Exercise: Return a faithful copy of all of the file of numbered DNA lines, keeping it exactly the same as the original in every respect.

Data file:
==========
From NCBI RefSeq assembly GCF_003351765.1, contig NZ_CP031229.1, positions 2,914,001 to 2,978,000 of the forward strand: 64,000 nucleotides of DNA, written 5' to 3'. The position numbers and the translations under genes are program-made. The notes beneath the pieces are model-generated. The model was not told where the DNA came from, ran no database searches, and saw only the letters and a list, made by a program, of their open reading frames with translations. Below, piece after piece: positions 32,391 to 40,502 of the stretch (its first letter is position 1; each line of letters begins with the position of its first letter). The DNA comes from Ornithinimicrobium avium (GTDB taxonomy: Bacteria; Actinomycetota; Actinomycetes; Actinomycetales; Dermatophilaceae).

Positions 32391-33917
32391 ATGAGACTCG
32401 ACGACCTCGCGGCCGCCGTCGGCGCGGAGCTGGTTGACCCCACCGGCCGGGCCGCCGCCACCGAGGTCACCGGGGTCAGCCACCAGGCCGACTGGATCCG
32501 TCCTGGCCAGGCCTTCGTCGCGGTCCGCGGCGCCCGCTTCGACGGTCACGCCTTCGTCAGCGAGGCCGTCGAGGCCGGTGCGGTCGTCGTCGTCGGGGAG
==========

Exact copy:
From NCBI RefSeq assembly GCF_003351765.1, contig NZ_CP031229.1, positions 2,914,001 to 2,978,000 of the forward strand: 64,000 nucleotides of DNA, written 5' to 3'. The position numbers and the translations under genes are program-made. The notes beneath the pieces are model-generated. The model was not told where the DNA came from, ran no database searches, and saw only the letters and a list, made by a program, of their open reading frames with translations. Below, piece after piece: positions 32,391 to 40,502 of the stretch (its first letter is position 1; each line of letters begins with the position of its first letter). The DNA comes from Ornithinimicrobium avium (GTDB taxonomy: Bacteria; Actinomycetota; Actinomycetes; Actinomycetales; Dermatophilaceae).

Positions 32391-33917
32391 ATGAGACTCG
32401 ACGACCTCGCGGCCGCCGTCGGCGCGGAGCTGGTTGACCCCACCGGCCGGGCCGCCGCCACCGAGGTCACCGGGGTCAGCCACCAGGCCGACTGGATCCG
32501 TCCTGGCCAGGCCTTCGTCGCGGTCCGCGGCGCCCGCTTCGACGGTCACGCCTTCGTCAGCGAGGCCGTCGAGGCCGGTGCGGTCGTCGTCGTCGGGGAG